The need to get ‘at least eight hours a night’ has become ingrained into our collective psyche and I breathe a sigh of relief each time my tracker tells me that I have averaged at least eight hours’ sleep over the past week. However, as explored in this new and forthright book How to sleep well by sleep expert Neil Stanley, it seems that the need for eight hours a night is something of a myth.
As Stanley explains, exactly how much sleep we need is largely genetically determined and that if we feel awake, alert and refreshed during the following day then we have had sufficient sleep. It is also true that being an ‘owl’ or ‘lark’ is also largely programmed by our genes and is impossible to change. The best we can do (if work commitments require us to change our sleep habits) is learn to cope with, and minimise the impact of, being out of sync with our body clocks.
Stanley begins by debunking the attention-grabbing headlines that herald a ‘catastrophic sleep-loss epidemic’. He explains how these are factually incorrect and that average sleep times have not declined over the past 50 years. Furthermore, while there is some evidence that sleeping less than six hours per night is associated with an increased risk of death, mortality is actually increased to a larger extent for those sleeping more than eight hours per night. Stanley also examines how poverty, unemployment and ethnicity can affect sleep, and the difficulties one encounters in trying to disentangle social and biological risk factors.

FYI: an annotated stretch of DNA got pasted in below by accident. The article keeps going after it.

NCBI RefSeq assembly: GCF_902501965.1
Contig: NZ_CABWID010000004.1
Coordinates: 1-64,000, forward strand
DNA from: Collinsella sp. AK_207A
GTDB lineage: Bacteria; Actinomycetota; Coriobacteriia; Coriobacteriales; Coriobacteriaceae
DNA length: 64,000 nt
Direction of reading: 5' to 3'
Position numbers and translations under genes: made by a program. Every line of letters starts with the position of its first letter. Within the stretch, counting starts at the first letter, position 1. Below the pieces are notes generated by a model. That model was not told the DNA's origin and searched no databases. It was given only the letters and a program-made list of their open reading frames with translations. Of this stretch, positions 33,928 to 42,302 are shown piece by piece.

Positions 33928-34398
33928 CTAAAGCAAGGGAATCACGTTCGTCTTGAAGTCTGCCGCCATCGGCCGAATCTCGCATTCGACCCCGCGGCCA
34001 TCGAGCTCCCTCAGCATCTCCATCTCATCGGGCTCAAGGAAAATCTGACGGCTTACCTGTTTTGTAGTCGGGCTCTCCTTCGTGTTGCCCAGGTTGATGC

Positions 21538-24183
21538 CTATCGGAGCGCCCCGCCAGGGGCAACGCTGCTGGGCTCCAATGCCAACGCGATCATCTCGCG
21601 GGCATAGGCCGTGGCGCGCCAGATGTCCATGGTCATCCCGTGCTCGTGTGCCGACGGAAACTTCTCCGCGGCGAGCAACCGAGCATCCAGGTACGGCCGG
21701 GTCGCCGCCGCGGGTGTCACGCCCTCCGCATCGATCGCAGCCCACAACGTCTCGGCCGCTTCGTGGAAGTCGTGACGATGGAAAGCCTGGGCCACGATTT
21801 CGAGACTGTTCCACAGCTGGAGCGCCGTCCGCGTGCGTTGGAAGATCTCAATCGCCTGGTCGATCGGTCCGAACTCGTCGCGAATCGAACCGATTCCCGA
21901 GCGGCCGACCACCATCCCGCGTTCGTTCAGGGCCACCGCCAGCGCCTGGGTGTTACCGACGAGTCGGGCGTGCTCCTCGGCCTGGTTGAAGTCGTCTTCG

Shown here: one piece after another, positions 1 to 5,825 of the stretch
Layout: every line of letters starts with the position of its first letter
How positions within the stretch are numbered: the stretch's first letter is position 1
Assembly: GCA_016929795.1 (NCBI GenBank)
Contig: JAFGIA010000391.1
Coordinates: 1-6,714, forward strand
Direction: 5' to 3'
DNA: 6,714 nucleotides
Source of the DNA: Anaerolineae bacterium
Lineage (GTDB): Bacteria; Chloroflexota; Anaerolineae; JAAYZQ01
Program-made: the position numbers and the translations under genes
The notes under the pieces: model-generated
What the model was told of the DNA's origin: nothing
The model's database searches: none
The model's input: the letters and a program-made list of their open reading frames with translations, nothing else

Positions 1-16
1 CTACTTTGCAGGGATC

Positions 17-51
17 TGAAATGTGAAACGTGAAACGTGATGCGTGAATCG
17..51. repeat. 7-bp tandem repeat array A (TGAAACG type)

Later chapters describe the sleep process. His views on power naps and siestas, which fortunately do not appear to affect our ability to sleep at night, are interesting. His suggestion for the ideal power nap involves having an energy drink (which provides a boost of caffeine) just before the nap — the rationale being that caffeine will start to work after 30 minutes, so you can get a quick nap and still feel more alert when you wake up.
Other chapters cover the link between poor sleep and health problems (although it seems Stanley is largely unimpressed with the data); why we are not currently sleeping well (think 24-hour culture); sleep disorders; getting the kids to sleep; dealing with shift work; how to sleep in hotels; and 36 things you do not need to do to sleep better. Chapter six shares its title with the book, and perhaps would have made a more fitting final chapter, consolidating all the information from earlier chapters.
The book ends, somewhat bizarrely, with two appendices. The first on how to get away with murder (sleepwalking crimes, for example), and the second on ‘303 more things you don’t need to do to get to sleep’. This latter appendix is a list of tips (and an extension of an earlier chapter) which have appeared in print or on the internet over the years. It’s a rather interminable and unstructured list, which would have benefited from having some form of indexing or use of subheadings to make it easier and more interesting to read.
This book would also have benefited from a list of references at the end to follow up on some of the research quoted. But overall, this is a highly readable, no-nonsense book that challenges many of our long-held beliefs about sleep. Pharmacists will find lots of useful tips and information to offer patients who struggle to sleep well — and may even find them helpful themselves.
How to sleep well: The science of sleeping smarter, living better and being productive. By Neil Stanley. Pp 214. £10.99. Casptone, John Wiley & Sons Ltd, Chichester; 2018. ISBN 978-0-857-08768-3